In one of the first investigations of the real-world effectiveness of COVID-19 booster vaccines, a new study published by Beaumont Health found COVID-19 booster shots significantly reduced the death rate for hospitalized, COVID-19 patients.
Hospitalized patients who received boosters had a 45% lower mortality rate than unvaccinated, hospitalized patients, according to the study published March 17, in The Lancet Regional Health - Americas. Boosted patients also significantly lowered their chance of death when compared to fully vaccinated patients, the peer-reviewed, open-access study showed.
The researchers found:
- The highest mortality rate was 12.8% in unvaccinated, hospitalized patients;
- Vaccinated and boosted patients had a much lower mortality rate: 7.1%.
- Patients who were fully vaccinated but had not received booster shots had a 10.3% mortality rate.
“Early indications were that boosters save lives, and this real-world research shows that boosters saved hundreds of lives at Beaumont alone,” said the study’s principal investigator, Dr. Amit Bahl, director of Emergency Ultrasound for Beaumont Hospital, Royal Oak, Beaumont's Level 1 Trauma Center. He conducted the study with medical student Nicholas Mielke of the Oakland University William Beaumont School of Medicine and Dr. Steven Johnson, also an emergency physician at Beaumont, Royal Oak.
The study of more than 8200 Beaumont patients hospitalized with a primary diagnosis of COVID-19 also found that boosted patients survived better than fully vaccinated patients, even when they had more comorbidities.
The boosted group:
- Was older, with a median age of 73 years old compared 70 years old in the vaccinated-only group;
- Had a higher rate of pre-existing, end-stage kidney disease (13.6% vs 6.2%);
- Was more immunocompromised (29.5% vs 17.9%).
“Boosters are even more important for those who have pre-existing conditions or are immunocompromised,” Dr. Bahl said. “As the research shows, the booster helped even older, sicker patients survive the COVID-19 virus better than unvaccinated or un-boosted patients.”
In addition, the researchers believe the timing of booster administration and the onset of infectious symptoms is important. About 30% of the vaccinated and boosted patients who died received their booster less than 12 days from the onset of COVID-19 symptoms.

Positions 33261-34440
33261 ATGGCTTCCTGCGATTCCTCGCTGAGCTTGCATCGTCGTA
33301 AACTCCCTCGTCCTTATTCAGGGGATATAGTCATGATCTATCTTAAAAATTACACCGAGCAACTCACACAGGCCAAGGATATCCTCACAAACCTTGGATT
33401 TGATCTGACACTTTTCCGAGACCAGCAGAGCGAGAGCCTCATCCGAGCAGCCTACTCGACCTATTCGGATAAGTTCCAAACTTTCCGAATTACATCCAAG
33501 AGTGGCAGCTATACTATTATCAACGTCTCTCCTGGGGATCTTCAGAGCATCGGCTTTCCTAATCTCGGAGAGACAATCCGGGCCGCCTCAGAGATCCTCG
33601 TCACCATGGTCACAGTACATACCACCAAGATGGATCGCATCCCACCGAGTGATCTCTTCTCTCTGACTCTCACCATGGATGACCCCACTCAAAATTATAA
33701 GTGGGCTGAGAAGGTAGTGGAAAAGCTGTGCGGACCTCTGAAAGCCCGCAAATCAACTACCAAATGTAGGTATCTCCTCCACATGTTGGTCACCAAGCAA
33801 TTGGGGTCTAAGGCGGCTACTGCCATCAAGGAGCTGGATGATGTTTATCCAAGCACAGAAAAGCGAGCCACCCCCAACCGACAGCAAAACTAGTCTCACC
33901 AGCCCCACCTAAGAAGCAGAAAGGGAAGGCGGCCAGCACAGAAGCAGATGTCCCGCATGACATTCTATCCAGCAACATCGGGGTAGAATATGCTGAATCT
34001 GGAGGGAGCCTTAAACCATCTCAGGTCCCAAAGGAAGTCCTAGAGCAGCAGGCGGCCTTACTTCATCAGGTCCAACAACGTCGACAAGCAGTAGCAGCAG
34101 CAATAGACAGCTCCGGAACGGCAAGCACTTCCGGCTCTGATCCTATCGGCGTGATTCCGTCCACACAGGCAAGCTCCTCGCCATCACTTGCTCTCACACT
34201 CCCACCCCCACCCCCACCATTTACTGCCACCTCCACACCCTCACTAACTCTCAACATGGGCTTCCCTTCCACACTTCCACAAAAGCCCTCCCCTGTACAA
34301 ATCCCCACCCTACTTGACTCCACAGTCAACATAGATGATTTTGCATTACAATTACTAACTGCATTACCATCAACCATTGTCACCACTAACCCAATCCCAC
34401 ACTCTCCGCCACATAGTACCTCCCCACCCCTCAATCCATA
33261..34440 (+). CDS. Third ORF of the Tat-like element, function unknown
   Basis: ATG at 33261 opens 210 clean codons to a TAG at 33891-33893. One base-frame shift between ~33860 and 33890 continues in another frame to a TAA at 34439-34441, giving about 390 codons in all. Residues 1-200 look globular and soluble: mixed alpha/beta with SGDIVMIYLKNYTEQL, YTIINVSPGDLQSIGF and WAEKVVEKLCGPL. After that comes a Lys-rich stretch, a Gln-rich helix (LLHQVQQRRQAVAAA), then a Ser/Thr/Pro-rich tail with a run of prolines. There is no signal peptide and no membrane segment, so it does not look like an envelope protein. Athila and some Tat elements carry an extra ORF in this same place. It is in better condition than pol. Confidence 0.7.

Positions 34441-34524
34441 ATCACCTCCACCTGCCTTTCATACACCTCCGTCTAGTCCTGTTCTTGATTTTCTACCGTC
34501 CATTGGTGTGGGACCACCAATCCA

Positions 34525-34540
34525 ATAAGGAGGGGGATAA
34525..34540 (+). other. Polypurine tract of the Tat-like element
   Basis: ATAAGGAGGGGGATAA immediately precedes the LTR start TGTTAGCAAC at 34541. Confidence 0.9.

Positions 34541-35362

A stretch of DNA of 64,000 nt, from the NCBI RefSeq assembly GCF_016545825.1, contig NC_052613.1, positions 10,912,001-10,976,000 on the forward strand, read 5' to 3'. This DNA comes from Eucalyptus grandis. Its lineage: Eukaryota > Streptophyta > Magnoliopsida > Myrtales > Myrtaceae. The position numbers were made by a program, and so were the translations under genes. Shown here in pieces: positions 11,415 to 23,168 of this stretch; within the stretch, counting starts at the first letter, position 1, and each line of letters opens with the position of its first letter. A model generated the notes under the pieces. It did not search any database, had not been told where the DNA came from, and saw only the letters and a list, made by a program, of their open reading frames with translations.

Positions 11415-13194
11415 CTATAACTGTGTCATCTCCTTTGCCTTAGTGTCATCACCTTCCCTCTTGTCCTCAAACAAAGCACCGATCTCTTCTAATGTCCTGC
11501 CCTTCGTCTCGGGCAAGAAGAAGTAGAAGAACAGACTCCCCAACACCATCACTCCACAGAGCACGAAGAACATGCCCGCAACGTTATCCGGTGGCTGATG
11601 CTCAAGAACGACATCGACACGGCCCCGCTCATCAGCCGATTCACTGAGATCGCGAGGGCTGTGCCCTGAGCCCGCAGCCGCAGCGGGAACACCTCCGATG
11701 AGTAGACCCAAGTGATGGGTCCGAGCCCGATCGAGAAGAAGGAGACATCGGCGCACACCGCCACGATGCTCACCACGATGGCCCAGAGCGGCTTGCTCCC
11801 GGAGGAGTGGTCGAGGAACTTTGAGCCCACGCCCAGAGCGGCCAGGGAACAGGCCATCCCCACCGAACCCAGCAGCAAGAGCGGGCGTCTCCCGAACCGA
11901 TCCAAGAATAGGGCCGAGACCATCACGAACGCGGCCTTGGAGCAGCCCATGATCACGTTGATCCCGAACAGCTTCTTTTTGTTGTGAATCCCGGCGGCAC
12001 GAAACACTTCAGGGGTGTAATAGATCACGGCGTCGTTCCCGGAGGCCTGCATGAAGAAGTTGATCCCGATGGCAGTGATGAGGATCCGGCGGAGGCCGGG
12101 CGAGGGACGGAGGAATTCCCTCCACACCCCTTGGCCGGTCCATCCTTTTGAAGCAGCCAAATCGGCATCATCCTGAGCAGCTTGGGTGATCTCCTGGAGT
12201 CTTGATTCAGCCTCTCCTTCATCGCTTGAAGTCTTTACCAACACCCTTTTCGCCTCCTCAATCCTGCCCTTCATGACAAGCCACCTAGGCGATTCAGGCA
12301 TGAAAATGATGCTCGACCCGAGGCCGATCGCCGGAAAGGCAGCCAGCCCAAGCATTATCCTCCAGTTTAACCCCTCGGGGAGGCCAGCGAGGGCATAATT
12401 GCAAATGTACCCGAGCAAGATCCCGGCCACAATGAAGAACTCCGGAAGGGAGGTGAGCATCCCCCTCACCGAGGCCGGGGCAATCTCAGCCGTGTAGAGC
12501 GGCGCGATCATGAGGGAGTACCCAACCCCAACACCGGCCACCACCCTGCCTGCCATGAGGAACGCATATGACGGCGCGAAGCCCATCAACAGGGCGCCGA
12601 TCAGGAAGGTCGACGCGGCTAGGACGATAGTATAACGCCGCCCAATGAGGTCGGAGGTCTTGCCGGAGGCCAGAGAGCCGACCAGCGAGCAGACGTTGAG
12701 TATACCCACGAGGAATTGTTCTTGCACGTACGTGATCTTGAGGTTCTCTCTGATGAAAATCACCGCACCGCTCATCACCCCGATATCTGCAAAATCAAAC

“These fully vaccinated and boosted patients may not have had enough time for their body to develop the full benefit of the booster,” Dr. Bahl said, adding that an Israeli study found significant increase in COVID-19 antibodies in patients who were more than 12 days post-booster.
The study looked retrospectively at data of adult patients hospitalized with a primary diagnosis of COVID-19 between Aug. 12, 2021 and Jan. 20, 2022 at Beaumont's eight hospitals across southeast Michigan. The researchers looked at medical records with patients’ identifying information removed. Patients who were children, partially vaccinated or still hospitalized at the study’s conclusion on Feb. 1, 2022 were excluded, as were COVID-19 patients who were treated and released from the emergency center to recuperate at home.
The researchers said 5.8% of hospitalized COVID-19 patients in the study were fully vaccinated and boosted, 29.2% were fully vaccinated but not boosted and 65% were unvaccinated. The study authors followed current U.S. Centers for Disease Control and Prevention guidelines to classify patients’ vaccination status.
- Fully vaccinated and boosted patients had received:
- Three doses of an mRNA vaccine (Pfizer, Moderna) or
- One dose of a viral vector vaccine (Janssen) and one dose of the mRNA or
- One dose of a viral vector vaccine and two doses of the mRNA or
- Two doses of a viral vector vaccine.
- Fully vaccinated patients had received:
- Two doses of an mRNA vaccine (Pfizer, Moderna) or
- one dose of a ¬viral vector (Janssen).
- The unvaccinated patients did not have any COVID-19 vaccine in their medical record or in state vaccination databases.
“This study reinforces Beaumont's commitment to support proper vaccination and boosters for all of our patients who can be vaccinated,” said infectious diseases expert Dr. Matthew Sims, director of Infectious Disease Research for Beaumont Health. “Looking back at what helps protect patients from the COVID-19 virus will certainly help us battle this and other viruses in the future.”
The Lancet Regional Health - Americas is an open-access journal devoted to sharing research that can improve clinical practice and health qualities in the Americas. The journal is a sister publication to The Lancet, a highly regarded, independent, global medical journal dedicated to advancing the science of medicine to transform society and positively impact people’s lives.